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What You Should Know About Postpartum Exercise

According to Dallas OB-GYN Dr. Jessica Shepherd

Just about every soon-to-be or new mom has thought about how to get their body to bounce back after birth. Not only do some moms want to get back into their exercise routine for their physical health but also mental well-being. But postpartum exercise is not something that can be rushed—after all, it took your body nine months to get where it is, it’s going to take time to feel normal again.

But how do you know what you can physically do postpartum and when? Dr. Jessica Shepherd, OB-GYN at Sanctum Med + Wellness in Dallas, says there is a general rule you can follow: Don’t overdo it. “There are some hormonal changes which can impact the joints, which makes them a little bit softer, more flexible,” Shepherd says. Because of those changes, injury can be more likely.


Is there a difference if you have a C-section versus vaginal delivery? Shepherd says that while the delivery methods are different, the pelvic floor muscles and abdominal muscles take the same impact during pregnancy.

“Regardless of the route of delivery, there still is some pelvic floor dysfunction that can occur,” Shepherd notes. With that in mind, recovery should be forgiving no matter your type of delivery. In fact, recovery time can range anywhere from immediate postpartum to up to 12 weeks postpartum.

But there are still some differences to pay attention to. “From a C-section standpoint, you want to make sure that you don’t engage your abdominal muscles too quickly because the C-section requires an incision through the abdominal muscles; we need that to heal before undertaking any exercise,” Shepherd explains.

“From a vaginal standpoint, there’s some disruption to the pelvic floor as a baby goes through the pelvic outlet. That needs to be healed before undertaking strenuous activity, such as squats, leg lifts and anything that has to do with a lot of pelvic floor pressure.”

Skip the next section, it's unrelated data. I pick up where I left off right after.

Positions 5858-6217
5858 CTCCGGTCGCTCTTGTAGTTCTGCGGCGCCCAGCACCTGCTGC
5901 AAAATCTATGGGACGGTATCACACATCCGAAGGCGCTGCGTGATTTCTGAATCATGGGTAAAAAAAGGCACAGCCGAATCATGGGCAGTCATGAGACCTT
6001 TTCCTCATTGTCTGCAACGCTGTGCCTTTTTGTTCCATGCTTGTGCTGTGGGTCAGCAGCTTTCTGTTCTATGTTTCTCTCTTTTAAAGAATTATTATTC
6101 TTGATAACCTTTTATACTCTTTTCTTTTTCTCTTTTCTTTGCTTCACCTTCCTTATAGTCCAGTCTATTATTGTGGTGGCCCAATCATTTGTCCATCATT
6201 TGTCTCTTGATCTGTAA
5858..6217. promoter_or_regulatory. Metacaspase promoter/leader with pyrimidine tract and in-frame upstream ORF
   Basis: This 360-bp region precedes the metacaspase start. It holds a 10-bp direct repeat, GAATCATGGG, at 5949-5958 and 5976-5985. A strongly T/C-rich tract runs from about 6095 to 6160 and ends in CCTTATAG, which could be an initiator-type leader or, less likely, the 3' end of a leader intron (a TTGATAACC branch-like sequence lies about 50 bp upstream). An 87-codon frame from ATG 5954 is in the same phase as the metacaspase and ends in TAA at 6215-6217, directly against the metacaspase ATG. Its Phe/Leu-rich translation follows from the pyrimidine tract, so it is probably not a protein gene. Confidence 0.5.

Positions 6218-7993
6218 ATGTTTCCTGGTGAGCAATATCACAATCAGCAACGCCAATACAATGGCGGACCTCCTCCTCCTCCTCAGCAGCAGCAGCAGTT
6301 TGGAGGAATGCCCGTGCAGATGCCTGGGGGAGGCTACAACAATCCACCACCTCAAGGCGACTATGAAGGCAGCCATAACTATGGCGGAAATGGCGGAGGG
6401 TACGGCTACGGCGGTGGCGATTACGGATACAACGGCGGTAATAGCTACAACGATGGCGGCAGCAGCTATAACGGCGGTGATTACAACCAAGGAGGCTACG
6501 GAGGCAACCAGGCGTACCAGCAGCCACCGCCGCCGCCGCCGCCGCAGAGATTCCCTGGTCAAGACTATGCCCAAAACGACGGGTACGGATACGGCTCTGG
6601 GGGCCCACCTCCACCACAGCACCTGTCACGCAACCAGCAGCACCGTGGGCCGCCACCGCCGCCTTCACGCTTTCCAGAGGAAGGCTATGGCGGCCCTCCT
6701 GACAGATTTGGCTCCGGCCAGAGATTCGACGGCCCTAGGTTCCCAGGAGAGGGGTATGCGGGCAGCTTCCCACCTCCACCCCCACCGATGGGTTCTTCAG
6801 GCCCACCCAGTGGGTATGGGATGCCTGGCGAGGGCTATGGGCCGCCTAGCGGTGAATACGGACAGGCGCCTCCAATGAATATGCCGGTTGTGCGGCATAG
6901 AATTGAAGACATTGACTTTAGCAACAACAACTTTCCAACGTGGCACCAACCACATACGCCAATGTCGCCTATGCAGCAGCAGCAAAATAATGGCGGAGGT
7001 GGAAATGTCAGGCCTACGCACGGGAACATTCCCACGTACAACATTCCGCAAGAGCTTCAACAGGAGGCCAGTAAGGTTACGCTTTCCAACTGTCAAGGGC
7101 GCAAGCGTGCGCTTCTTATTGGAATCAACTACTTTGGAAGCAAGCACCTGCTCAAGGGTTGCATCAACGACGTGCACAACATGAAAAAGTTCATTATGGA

This is why Shepherd suggests working with a pelvic physical therapist is very important, as well as talking to your physician about your individual delivery process so they can provide you with the best recommendations.


But let’s say you’ve received the “all-clear” to get moving again from your doctor. Are there things you should watch out for that indicate you’re overdoing it? Most definitely. The key thing, Shepherd says, is pain.

Ask yourself is there any pain that is acute, sudden or causes severe discomfort? If the answer is yes, then there’s an issue with your exercise and Shepherd says that exercise should be immediately stopped.

Another side effect to watch out for is excessive vaginal bleeding. But because there are so many changes that go on with your body throughout pregnancy and postpartum, Shepherd recommends talking with your doctor in order to take everything (this could be something as simple as bladder leakage) into account while you exercise.


In order to prevent overdoing anything, Shepherd suggests three steppingstones you can focus on and work toward:

1. Talk to your doctor before beginning any exercise postpartum. Remember, everyone starts at different points.

2. Consider making an appointment with a pelvic physical therapist. “Even if it’s just to do one assessment, [it will help] make sure there’s not any unforeseen injuries to the pelvic floor that an OB/GYN may not even know [about],” Shepherd notes. If there are these unforeseen injuries, those could be exacerbated by starting exercises.

3. Be kind to your body and start slow. Even if you were incredibly athletic pre-baby, your body did an amazing thing and went through a lot. “Start out with slower exercises or with more pelvic geared exercises such as yoga or Pilates to make sure that you can do that,” Shepherd says. Then maybe you can progress into things that require more impact. Some other exercises Shepherd recommends include walking, swimming and cycling.

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If this is not your first time postpartum, give yourself a little more time. Shepherd says that first-time moms tend to see a quicker recovery because you have muscles that didn’t have severe disruption prior to pregnancy.

In subsequent pregnancies, your muscles are going through more “wear and tear,” so the recovery will not usually be as quick. “I always want women to know that this is going to be a long process to get your body back to how it can recover as it did pre-pregnancy,” Shepherd adds. “[They] should be kind to themselves.”

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